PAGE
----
Wednesday, June 30, 2010


J. R. R. Tolkien stated that critics of escapism confuse the Escape of the Prisoner with the Flight of the Deserter. His claim was that no one would scorn a prisoner for trying to get out and go home. He was talking specifically about fairy-stories, but I like his terminology and I think it beneficial to consider these terms in light of any form of fiction.

Two Types of Escapism

Escape of the Prisoner

The prisoner we’re talking about here is the reader, so we must consider what prison he has found himself in. There are many kinds of prisons, but none is as depressing as everyday life. A man gets up in the morning, eats breakfast, kisses his wife goodbye, goes to work, returns home, kisses his wife, eats supper and goes to bed. Another prison is the unhappy marriage. It goes something like the first prison, but he doesn’t kiss his wife and he may know she’s spending part of the day with another man. We understand a man wanting to escape that prison. We can write stories that keep that man trapped in his prison or we can try to let him escape and go home.

If we keep him locked away, our story is about a family with problems. Though the family may resolve those issues by the end of the book, they deal with them throughout the book. On the other hand, if we let him go home, our story takes on a different tone. Recall the story contained in the movie The Incredibles. We see a family that is trapped in a prison. An opportunity comes along for the head of the house to return to the old life (home) and he takes that opportunity. It gets him in trouble, so the whole family rush in to help, freeing them all from the figurative prison and allowing them to go home. That is the essence of well written escapism. While our readers aren’t superheroes, family problems is not what they want. What they want is a family situation in which the family works together, so home for The Incredibles is very close to home for our readers.

Flight of the Deserter

When we think of a deserter we aren’t thinking of a prisoner but a soldier who has left his post. Imagine if you will that our character is facing problems at home like what we looked at above. This time, instead of taking a job that allows him to be a hero to his wife and brings the family together we simply do away with the problem. We rewrite the story so that he doesn’t have family problems. His wife is adorning. His children are well behaved. Someone shows up to tell him they need his help and he goes to save the day. It’s everything we imagine we would like to be able to do. What a boring story it is.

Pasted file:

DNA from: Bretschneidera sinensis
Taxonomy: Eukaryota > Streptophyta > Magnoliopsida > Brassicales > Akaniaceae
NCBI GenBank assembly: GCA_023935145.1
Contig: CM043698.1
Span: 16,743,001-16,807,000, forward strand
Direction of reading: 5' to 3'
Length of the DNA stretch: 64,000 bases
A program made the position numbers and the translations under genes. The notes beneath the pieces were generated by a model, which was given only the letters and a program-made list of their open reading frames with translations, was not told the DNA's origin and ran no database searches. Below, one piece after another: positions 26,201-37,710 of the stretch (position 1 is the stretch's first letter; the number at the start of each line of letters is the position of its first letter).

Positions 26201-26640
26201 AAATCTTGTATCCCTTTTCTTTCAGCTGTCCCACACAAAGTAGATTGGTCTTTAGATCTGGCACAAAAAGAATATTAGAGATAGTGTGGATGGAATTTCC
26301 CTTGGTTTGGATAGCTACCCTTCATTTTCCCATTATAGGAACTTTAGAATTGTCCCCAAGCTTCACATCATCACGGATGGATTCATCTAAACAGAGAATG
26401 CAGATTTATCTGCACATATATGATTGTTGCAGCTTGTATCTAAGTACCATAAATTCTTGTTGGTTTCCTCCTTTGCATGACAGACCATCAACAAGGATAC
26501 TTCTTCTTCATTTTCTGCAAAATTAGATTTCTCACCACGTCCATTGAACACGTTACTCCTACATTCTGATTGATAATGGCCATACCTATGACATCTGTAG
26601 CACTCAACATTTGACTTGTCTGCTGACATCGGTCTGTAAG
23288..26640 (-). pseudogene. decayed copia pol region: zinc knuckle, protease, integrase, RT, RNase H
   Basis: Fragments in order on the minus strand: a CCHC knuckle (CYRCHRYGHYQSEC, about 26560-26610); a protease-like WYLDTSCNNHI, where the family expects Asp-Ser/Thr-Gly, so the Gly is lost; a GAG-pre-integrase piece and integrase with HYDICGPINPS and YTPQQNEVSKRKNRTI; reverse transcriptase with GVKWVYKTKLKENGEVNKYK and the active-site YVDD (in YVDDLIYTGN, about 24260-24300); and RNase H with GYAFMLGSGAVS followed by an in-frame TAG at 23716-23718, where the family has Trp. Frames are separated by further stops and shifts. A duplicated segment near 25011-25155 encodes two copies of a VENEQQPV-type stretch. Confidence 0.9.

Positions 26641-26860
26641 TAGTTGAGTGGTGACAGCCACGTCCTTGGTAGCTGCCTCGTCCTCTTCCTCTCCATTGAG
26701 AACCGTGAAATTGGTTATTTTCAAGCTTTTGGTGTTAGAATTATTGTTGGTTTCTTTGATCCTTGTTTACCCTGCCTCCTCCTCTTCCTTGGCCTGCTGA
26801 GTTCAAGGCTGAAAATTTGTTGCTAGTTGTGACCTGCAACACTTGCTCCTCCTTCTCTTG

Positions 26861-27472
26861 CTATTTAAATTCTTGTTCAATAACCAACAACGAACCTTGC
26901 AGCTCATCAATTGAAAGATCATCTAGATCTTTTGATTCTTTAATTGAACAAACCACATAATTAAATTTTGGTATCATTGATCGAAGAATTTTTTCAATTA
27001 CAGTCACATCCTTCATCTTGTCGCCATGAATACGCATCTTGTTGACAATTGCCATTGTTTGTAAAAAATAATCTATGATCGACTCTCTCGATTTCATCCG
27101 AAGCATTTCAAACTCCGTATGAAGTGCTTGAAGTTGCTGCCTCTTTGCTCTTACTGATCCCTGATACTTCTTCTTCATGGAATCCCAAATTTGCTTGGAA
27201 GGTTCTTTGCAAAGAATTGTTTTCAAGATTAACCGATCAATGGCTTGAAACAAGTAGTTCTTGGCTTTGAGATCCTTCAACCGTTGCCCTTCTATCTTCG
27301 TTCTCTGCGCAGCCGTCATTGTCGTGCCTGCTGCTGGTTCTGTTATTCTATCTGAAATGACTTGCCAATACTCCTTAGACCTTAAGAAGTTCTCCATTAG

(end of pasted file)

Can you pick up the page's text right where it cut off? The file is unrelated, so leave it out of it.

This is an example of the flight of a deserter because it ignores the fact that people face real problems. In this type of story we’re deserting some of the basic truths of what we know to be human.

The Case for Escapism

While we can’t make much of a case for the Flight of a Deserter, it isn’t hard to argue for writing stories that allow for the Escape of the Prisoner. After a hard day at work, a reader isn’t likely to read hard to read stories. I greatly enjoyed Cynthia Voigt’s Tillerman family series, for example, but it was the kind of stories that required me to be mentally prepared to read them. I had a hard time picking them up to read when my brain was tired. Contrast that with a book like Holes. While the characters face problems, it takes place in a world that allows us to escape. We have to dig a bunch of holes, but that’s not so bad.

Implementing Escapism

Every story begins with a problem, but the question of whether our story allows the reader to escape or not it determined by how we handle that problem. If we handle the problem in an ordinary way it is probably not going to allow our reader to escape. Some very good stories can be written this way, allowing the protagonist to learn something that allows him to handle the problem in the end, but the main part of the story is a struggle against a problem our reader would like to escape. In order to give our reader a means of escape, we want to take the less direct route.

Searching for Mom takes something of an escapist approach. Facing a prison of growing up without a mother, Sara takes matters into her own hands and does what many children in that situation might like to do but are unlikely to do, she set out to find one. Had I taken a more direct approach, the story would have focused more on Sara’s problems in not having a mother and she would have pestered her Dad to look for a wife. With him being unsure that he wanted to do that, thing wouldn’t have gone smoothly.

So I think one of the things we need to ask ourselves is if our reader happened to be in the same situation as our protagonist what he would like to do but probably won’t be able to do, either because he doesn’t know how or because of restrains he puts on himself. We may have some constraints of our own that prevent us from turning our character into a godlike creature, but allowing our character to do something that many people would like to do but can’t allows our readers to imagine what might happen if they did it. Doing these things will create problems for the character, but it’s freeing for the reader.

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